Built in the cloud and for the cloud, cloud-native applications are driving digital transformation and creating new opportunities to increase efficiency.
Taking a cloud-native approach brings both speed and scalability — attributes its proponents can all agree on, even if they can’t agree on what the term “cloud-native” actually means. For CrowdStrike, cloud-native technologies are purpose-built for the cloud and leverage its unique capabilities as part of their architecture.
No matter what the term means to you, the growth of serverless functions, microservices and containers by developers has introduced new security risks that have to be accounted for.
A survey recently performed by consulting firm Enterprise Strategy Group (ESG) reported that:
- Twenty-nine percent of respondents said, “Our current server workload security solution does not support or offer the same functionality for containers, requiring that we use a separate container security solution adding cost and complexity.”
- Twenty-seven percent said the speed at which containers are built and deployed “results in security controls not being included from the outset.”
The architecture of cloud-native applications requires its own unique approach to security in terms of policies and controls. Beyond meeting the challenge of maintaining consistent security across their data center and the public cloud environment where their applications are deployed, IT must also contend with a lack of mature tools for securing containers, API vulnerabilities and other issues. In virtual-machine (VM)-based cloud deployments, security tools and best practices are more mature, offering more fully featured detection and visibility into threats and performance issues. The same cannot be said of cloud-native environments leveraging microservices and containers. In short, the threat model has changed.
Despite these challenges, cloud-native approaches offer an opportunity — and not just to develop, test and get applications to market more quickly. Embracing cloud-native approaches enables businesses to transform their security alongside their digital initiatives to support the organization. To reach the peak value of DevOps promised by its advocates, organizations need to find a way to embrace cloud-native app development securely.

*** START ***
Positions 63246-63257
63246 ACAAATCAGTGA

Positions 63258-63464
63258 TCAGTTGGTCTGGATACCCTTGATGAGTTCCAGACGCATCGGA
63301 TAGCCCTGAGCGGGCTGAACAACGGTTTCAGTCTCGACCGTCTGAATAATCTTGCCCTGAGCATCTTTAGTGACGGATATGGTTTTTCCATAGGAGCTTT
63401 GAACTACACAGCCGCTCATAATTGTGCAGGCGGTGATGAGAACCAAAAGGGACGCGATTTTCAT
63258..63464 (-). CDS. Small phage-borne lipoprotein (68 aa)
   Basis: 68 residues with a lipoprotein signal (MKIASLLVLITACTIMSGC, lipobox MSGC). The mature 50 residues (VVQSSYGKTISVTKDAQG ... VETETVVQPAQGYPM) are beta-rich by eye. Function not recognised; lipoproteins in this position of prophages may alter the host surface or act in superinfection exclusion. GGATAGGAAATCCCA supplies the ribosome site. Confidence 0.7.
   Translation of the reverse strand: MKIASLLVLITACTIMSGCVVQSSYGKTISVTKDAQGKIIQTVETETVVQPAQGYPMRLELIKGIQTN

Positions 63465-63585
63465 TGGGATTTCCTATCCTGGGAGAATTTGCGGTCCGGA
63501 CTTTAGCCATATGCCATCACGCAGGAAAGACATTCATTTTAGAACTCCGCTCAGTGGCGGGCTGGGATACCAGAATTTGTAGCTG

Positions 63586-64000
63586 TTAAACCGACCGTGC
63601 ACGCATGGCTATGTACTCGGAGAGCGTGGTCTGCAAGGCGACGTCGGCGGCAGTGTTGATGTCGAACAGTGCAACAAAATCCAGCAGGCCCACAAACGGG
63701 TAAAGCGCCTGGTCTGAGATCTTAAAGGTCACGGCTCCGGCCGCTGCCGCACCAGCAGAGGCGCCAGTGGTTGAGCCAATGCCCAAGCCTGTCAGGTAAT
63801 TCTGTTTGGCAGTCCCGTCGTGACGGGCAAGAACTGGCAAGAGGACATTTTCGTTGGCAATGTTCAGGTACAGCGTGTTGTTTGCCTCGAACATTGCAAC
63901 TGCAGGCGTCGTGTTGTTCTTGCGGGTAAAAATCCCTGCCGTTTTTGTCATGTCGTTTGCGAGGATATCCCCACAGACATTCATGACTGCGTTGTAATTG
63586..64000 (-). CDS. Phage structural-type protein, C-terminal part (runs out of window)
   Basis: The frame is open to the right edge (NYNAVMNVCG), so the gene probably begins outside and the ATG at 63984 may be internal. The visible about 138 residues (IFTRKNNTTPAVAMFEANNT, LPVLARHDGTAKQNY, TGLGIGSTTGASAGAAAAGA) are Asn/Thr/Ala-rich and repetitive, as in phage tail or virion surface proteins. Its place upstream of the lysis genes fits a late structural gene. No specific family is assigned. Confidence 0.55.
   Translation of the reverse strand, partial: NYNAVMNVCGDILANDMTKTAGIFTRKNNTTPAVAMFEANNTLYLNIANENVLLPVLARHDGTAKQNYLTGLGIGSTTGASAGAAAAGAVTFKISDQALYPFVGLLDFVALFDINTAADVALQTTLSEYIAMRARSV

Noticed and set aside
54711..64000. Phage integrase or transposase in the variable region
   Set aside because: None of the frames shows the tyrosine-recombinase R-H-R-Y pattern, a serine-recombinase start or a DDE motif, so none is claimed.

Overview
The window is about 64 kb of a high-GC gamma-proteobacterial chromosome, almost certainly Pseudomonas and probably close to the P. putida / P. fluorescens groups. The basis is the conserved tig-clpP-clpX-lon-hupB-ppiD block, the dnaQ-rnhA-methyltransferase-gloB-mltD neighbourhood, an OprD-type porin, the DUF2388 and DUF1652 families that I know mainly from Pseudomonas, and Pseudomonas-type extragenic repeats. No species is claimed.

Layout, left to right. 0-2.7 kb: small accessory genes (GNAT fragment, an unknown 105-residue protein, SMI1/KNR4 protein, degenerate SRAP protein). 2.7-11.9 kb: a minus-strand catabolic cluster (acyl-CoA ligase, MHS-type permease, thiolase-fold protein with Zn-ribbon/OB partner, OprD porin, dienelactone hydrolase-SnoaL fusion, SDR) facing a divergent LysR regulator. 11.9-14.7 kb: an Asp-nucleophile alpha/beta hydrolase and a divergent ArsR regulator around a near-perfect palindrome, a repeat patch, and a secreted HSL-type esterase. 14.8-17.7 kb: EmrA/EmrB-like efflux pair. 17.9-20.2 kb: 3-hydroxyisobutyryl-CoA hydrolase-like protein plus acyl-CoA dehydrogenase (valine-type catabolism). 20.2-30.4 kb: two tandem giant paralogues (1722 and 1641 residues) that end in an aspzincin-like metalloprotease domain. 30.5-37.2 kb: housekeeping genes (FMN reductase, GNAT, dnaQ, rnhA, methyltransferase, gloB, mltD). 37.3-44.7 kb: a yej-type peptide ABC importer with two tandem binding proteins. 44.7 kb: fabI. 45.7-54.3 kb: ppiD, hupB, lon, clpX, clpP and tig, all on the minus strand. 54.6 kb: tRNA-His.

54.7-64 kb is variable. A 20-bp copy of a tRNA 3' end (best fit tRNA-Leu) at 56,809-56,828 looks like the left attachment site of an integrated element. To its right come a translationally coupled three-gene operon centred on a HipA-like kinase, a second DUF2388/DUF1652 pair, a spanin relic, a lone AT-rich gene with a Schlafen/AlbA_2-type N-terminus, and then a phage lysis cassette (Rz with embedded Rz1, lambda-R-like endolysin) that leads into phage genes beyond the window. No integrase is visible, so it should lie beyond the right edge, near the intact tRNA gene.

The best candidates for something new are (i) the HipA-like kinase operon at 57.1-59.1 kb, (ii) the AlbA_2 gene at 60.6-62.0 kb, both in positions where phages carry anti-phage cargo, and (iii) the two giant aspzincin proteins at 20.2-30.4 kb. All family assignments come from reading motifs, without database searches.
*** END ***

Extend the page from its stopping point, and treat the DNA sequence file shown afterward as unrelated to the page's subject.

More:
Manage Complexity, Increase Security
“Simplicity” is a word vendors use in promises, but it is rarely used to describe IT environments themselves. In fact, two-thirds of survey respondents noted that their environment has become more complex in the last two years, according to ESG.
For DevOps teams, the answer to this complexity is to use infrastructure-as-code (IaC) templates that enable them to rapidly spin up the cloud infrastructure they need. However, this is often done without the oversight of the security team, leading to shadow IT and increased risk. If a template is misconfigured, that mistake can quickly become a showstopper and ultimately endanger resources.
For this reason, moving security into the development process early is critical, and integrating security into DevOps processes is a must. For cloud-native architectures, focusing on security cannot wait until deployment. Weaving capabilities such as secure configuration management and vulnerability scanning into the earliest parts of the app development stages reduces risk without slowing down release cycles.
As the demands of application development cycles escalate in response to business needs, security will have to keep pace. The key is providing security that is automated, platform-agnostic and integrated into the application development process driving today’s IT. According to the ESG study, DevSecOps automation was named by the highest number of respondents as their top cloud security priority to enforce policy and protections of Agile, DevOps and continuous integration/continuous delivery (CI/CD) workflows.
This finding should come as no surprise. The lack of mature cybersecurity tools to support cloud-native approaches has led to a growth of point solutions that, while effectively addressing a specific challenge, fail to provide comprehensive visibility and control across the environment.